If you have watched the Will Smith starrer film I am Legend, you have seen this: a ghost city full of trees and bushes, infested with wild animals. Now Pripyat is exactly the same. Trees have grown everywhere. And the invisible killer called radioactive radiation with different intensities can be detected all over the place. The intensity of the radiation in Pripyat has come down over the years. Three reactors were operational after the 1986 accident but those were shut down in different phases, in 1991(reactor 2), in 1996(reactor 1) and in 2000(reactor 3).Few months after the incident, a metallic structure named sarcophagus (this Greek word is made popular by the ancient Egyptian coffins of the same name. Those were used to preserve bodies for a very long time) was built over reactor 4 to save the surroundings from high radiation, block more radioactive particle which were still coming out and to protect the reactor from anymore accident caused by water leakage. Last year, the Ukrainian Government officially launched the decommissioning process of the plant. Few years back, Ukrainian Government had opened Pripyat for tourists to visits conducted under the supervision of designated guides and officials. This area was visited by hundreds of journalists and football fans who poured into Ukraine during Euro 2012. Extreme care is taken so that the tourists do not get exposed to high dose of radioactive radiation.
For those who love football, the sight of Avanguard stadium might make them philosophical. It is like the hero of a sci-fi film trying hard to adapt and survive in a post-apocalyptic world. The stadium did not get the pleasure of a football match being played on its pitch. The wooden seats are eroding. The whole ground is filled with trees. Containers for line markers are still lying there under the staircases of the stadium. The tiny radioactive isotopes are dot the stadium rather than larger spherical objects being kicked around by human being. It is reported that now this place has more animals than that were there before the establishment of this plant and its satellite town. The empty buildings, amusement park with the iconic ferry wheel and bumper cars give a sense of sudden abandonment, rather disillusionment. And the sound of blowing wind and chirping of birds make this place more eerie and surreal instead of making it more natural. In this urban wilderness, the dug-out of the football ground where home matches used to take place, the rusted goal posts of the school ground and the forlorn stand, pitch and soul of Avanguard are the last reminiscent of the wonderful footballing past of Pripyat. The saturnine atmosphere of the Chernobyl town and the cruel fate of Priyapat club, was little bit redeemed though. Twenty years after the disaster, players of Stroitel Pripyat and few people of the Pripyat city arranged a match in a small ground of Kiev. It was that match with Mashinostroitel Borodyanka which could not be held on 27th Apr 1986. These people’s lives were shattered by the unforgettable accident. They have been struggling through many adversities of life since that ill-fated day of April, 1986. Financially they are not so strong, they have health troubles caused by the radiation. But for twenty years, deep beneath their hearts, these amazing people were carrying another pain: they missed a football match. Most of the people and many players could not come as they were scattered and still struggling to get a grip on their lives. But those who were supposed to play for Stroitel Pripyat on that match-day of 1986, did not fail to attend. What happened later and in-between were just facts. Just like what happened to Maradona in the 90s and later are mere facts. As a player, as a commentator, as a football manager, as a spectator, as a rebel Diego continues to be the manifestation of football passion that cannot be understood properly in the sphere of data and statistics. This passion is just like energy which cannot be destroyed, it only changes its shape. The real take-away of the Stroitel Pripyat’s story is nothing but the passion and dream of the citizens and footballers of Pripyat and it cannot be measured or quantified. It was injured severely, it has been going in and out of coma several times. But it never died. It is only overshadowed by the enormous scale of the Chernobyl disaster.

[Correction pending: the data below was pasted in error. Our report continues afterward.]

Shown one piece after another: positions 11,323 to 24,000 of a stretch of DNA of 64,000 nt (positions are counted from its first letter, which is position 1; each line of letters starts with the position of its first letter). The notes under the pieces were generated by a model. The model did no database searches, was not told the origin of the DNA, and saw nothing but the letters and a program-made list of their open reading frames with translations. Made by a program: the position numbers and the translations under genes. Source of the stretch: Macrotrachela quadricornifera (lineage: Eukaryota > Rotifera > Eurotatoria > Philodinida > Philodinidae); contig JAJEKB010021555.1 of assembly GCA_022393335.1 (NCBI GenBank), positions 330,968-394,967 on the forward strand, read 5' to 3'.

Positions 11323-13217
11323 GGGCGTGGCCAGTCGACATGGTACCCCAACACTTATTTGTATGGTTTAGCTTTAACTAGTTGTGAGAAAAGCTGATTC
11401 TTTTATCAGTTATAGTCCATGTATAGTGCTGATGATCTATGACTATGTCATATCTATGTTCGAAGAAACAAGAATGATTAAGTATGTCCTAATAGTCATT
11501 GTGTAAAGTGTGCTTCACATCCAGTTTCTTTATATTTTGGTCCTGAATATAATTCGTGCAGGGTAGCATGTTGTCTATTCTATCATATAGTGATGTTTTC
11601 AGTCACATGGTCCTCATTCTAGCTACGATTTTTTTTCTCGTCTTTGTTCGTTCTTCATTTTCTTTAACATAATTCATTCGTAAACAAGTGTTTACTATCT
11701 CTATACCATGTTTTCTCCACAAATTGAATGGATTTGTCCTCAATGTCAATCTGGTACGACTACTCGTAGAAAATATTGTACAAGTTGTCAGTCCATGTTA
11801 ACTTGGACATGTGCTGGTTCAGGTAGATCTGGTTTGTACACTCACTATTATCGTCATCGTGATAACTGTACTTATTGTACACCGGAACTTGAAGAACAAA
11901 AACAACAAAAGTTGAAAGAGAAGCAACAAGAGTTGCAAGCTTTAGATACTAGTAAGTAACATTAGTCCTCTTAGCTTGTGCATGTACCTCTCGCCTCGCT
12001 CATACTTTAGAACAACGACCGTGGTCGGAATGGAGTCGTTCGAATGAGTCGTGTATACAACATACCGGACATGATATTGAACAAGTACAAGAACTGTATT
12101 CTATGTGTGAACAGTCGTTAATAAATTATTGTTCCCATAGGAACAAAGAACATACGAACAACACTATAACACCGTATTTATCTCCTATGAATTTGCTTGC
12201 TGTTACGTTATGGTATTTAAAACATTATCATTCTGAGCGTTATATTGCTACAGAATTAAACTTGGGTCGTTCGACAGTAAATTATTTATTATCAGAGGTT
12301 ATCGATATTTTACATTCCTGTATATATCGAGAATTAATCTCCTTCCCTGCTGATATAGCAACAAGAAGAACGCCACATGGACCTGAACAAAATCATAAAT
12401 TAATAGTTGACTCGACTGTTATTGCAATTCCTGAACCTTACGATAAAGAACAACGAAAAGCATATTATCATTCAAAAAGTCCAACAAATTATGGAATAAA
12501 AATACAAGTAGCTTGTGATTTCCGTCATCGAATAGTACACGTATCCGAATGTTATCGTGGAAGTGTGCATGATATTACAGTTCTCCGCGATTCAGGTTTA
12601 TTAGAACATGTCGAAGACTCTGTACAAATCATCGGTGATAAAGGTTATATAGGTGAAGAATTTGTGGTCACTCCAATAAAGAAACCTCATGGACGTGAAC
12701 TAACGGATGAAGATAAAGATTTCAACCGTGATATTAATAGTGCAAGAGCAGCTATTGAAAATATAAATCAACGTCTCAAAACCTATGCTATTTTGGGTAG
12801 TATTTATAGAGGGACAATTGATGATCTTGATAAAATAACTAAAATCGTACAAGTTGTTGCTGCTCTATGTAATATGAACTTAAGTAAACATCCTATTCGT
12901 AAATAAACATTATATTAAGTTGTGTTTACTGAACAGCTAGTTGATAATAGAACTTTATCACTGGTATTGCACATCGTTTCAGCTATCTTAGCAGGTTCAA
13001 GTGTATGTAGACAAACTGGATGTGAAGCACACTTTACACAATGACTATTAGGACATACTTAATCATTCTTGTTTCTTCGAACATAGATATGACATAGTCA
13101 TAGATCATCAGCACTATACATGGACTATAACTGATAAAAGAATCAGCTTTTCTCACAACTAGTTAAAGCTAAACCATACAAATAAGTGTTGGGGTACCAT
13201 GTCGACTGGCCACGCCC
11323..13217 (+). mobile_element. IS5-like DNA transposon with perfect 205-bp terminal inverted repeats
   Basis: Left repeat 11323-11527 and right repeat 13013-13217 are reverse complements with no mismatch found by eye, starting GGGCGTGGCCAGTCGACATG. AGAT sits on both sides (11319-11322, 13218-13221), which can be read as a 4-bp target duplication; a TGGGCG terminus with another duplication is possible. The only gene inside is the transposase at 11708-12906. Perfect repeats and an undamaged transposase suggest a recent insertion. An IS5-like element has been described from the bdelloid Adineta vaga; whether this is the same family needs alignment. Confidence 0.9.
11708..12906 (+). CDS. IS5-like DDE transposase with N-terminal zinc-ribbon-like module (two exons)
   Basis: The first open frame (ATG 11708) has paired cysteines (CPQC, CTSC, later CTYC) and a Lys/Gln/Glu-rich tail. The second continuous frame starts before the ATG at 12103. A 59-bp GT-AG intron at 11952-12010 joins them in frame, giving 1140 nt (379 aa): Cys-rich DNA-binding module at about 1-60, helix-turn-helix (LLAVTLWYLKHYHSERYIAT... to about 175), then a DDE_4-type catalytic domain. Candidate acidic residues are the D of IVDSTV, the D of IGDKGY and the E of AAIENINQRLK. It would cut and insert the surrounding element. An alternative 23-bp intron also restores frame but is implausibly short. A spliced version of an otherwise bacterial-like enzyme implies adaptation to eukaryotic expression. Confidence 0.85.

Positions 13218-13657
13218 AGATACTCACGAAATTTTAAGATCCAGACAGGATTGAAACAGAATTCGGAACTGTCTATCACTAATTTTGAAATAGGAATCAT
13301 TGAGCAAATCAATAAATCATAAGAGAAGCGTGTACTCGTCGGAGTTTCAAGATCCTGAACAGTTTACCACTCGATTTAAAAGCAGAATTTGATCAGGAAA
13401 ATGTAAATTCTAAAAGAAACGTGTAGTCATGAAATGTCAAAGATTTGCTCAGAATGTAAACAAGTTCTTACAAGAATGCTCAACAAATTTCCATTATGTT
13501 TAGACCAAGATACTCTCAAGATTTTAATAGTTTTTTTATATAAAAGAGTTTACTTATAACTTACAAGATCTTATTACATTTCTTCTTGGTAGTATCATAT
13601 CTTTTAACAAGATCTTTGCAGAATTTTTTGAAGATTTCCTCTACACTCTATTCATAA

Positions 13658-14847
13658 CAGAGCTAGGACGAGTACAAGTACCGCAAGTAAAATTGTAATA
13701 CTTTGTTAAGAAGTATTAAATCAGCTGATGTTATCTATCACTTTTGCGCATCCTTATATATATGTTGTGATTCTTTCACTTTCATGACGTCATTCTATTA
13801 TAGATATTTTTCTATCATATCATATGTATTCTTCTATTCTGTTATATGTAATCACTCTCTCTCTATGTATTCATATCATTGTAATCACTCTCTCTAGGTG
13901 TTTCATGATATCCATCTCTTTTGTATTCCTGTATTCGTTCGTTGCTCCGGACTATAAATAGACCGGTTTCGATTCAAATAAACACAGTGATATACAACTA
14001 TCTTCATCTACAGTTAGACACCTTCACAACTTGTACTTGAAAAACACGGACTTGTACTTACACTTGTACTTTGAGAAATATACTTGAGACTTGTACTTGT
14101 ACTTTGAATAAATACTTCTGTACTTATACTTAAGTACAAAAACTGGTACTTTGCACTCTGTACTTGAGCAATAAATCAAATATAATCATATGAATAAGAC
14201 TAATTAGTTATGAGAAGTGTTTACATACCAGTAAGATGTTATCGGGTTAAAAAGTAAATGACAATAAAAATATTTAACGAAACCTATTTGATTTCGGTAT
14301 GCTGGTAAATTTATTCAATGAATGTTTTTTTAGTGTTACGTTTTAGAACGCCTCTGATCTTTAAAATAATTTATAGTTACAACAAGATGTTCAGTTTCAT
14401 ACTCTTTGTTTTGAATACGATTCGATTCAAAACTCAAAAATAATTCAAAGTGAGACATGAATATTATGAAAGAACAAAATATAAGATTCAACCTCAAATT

1. Dead Cities from steamcommunity.com
2. The New York Times
Feature Image: Youngsters play in their FC Stroitel Pripyat strips, just weeks before the Chernobyl disaster in 1986. (Source: Pripyat – a book-photo story)